09/24/2013 03:25 pm ET Updated Nov 24, 2013

Corrupting the Concept of Religious Freedom

I continue encountering news stories that address cases in which business owners claim they have a right -- based on their religious convictions -- to deny services to same-sex couples who request the business to cater their same-sex wedding, or photograph their same-sex wedding, etc. Even some lawsuits are now in place as a result of this type of dispute (New Mexico Supreme Court just ruled against one of these business owners).

Obviously believers have a right to practice their religion and believe however they'd like. But they do not have a right to pick and choose the customers to whom they will provide services. I am reminded of the case in the '90s when Muslim taxi drivers in Minnesota began refusing passengers if the passengers were carrying alcohol. For a short time, City Council (in Minneapolis) was actually considering how to accommodate the Muslim taxi drivers' religious convictions (by placing special lights on top of their cabs to communicate to others that they are Muslim and would not transport passengers with alcohol). Luckily, City Council came to its senses and established that employees in any business cannot deny services to customers who do not conform to employees' religious values.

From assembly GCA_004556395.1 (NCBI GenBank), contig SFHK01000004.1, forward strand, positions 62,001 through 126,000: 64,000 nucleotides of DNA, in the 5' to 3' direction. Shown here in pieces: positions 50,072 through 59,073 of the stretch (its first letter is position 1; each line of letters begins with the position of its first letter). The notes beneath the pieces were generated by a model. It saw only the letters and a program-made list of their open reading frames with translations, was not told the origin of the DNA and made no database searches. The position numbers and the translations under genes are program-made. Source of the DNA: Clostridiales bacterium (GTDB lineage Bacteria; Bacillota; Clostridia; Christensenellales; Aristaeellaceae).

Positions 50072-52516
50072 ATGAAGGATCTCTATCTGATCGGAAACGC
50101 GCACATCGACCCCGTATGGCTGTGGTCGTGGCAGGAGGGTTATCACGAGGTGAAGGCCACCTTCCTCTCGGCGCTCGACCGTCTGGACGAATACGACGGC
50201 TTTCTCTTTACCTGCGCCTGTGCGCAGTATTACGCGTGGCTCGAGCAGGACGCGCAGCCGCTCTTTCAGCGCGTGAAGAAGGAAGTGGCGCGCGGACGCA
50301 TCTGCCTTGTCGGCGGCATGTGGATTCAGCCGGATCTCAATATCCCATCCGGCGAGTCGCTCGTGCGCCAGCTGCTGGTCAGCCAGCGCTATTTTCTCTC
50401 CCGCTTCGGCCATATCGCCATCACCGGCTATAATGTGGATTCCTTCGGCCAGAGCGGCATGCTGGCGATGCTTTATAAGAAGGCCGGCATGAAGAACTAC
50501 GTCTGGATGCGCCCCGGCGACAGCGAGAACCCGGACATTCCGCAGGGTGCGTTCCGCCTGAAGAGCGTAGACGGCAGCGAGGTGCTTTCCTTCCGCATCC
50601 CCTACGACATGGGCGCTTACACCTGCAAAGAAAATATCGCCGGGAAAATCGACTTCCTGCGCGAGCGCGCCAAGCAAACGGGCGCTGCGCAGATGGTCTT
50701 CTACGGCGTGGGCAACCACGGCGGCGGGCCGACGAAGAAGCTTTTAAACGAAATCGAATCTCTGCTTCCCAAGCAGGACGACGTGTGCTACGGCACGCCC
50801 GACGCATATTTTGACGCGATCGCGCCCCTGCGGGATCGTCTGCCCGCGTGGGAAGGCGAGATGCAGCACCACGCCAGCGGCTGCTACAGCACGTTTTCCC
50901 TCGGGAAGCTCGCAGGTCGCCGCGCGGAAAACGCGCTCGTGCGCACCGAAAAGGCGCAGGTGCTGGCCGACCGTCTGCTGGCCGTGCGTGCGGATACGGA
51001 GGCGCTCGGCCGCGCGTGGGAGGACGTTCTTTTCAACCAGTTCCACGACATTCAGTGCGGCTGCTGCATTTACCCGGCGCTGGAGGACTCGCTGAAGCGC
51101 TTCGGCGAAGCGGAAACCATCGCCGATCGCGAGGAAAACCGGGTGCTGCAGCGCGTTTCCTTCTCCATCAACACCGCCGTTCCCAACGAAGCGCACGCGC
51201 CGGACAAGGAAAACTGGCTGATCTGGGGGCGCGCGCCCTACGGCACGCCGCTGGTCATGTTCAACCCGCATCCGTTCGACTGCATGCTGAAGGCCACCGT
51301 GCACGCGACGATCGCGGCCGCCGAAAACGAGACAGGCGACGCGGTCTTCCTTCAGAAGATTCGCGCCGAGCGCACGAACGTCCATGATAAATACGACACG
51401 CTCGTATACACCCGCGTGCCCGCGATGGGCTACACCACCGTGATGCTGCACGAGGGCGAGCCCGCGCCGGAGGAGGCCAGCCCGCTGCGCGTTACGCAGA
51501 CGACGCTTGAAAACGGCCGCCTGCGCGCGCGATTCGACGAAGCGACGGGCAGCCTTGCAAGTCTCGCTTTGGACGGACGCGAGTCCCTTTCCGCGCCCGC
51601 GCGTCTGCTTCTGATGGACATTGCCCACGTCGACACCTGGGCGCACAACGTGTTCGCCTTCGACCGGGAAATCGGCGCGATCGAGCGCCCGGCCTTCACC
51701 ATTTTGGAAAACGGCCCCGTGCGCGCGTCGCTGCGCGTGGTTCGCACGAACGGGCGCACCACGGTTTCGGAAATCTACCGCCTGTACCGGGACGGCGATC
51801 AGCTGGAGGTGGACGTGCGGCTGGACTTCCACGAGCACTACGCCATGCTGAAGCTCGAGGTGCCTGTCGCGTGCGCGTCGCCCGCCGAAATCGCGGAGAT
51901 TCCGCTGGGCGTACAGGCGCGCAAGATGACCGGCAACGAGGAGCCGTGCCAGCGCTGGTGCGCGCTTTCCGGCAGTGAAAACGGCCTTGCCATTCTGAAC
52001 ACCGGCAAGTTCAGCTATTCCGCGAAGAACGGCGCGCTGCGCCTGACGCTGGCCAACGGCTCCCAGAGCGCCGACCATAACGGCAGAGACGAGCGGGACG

Imagine if employees in all settings were given such license to discriminate against others who do not conform to employees' religious values. Society would become chaotic. Vegetarian Hindus who work at restaurants could refuse orders from customers who order meat dishes. Christian medical doctors could refuse prescribing Viagra for men who are not married (based on doctors' religious views that sex is only within marriage). I could bar students from enrolling in my college courses if the students do not share my agnostic views of the world. Pretty scary scenario.

Let's hope that people in the U.S. recognize that although all individuals can believe and practice a religion in their personal life, no one is ever permitted to discriminate against customers who do not conform to employees' or business owners' religious convictions. That's the beauty of the United States. Unlike many other countries, we recognize the unethicality of denying services to others based on skin color, gender, and so on, and sexual orientation must be included.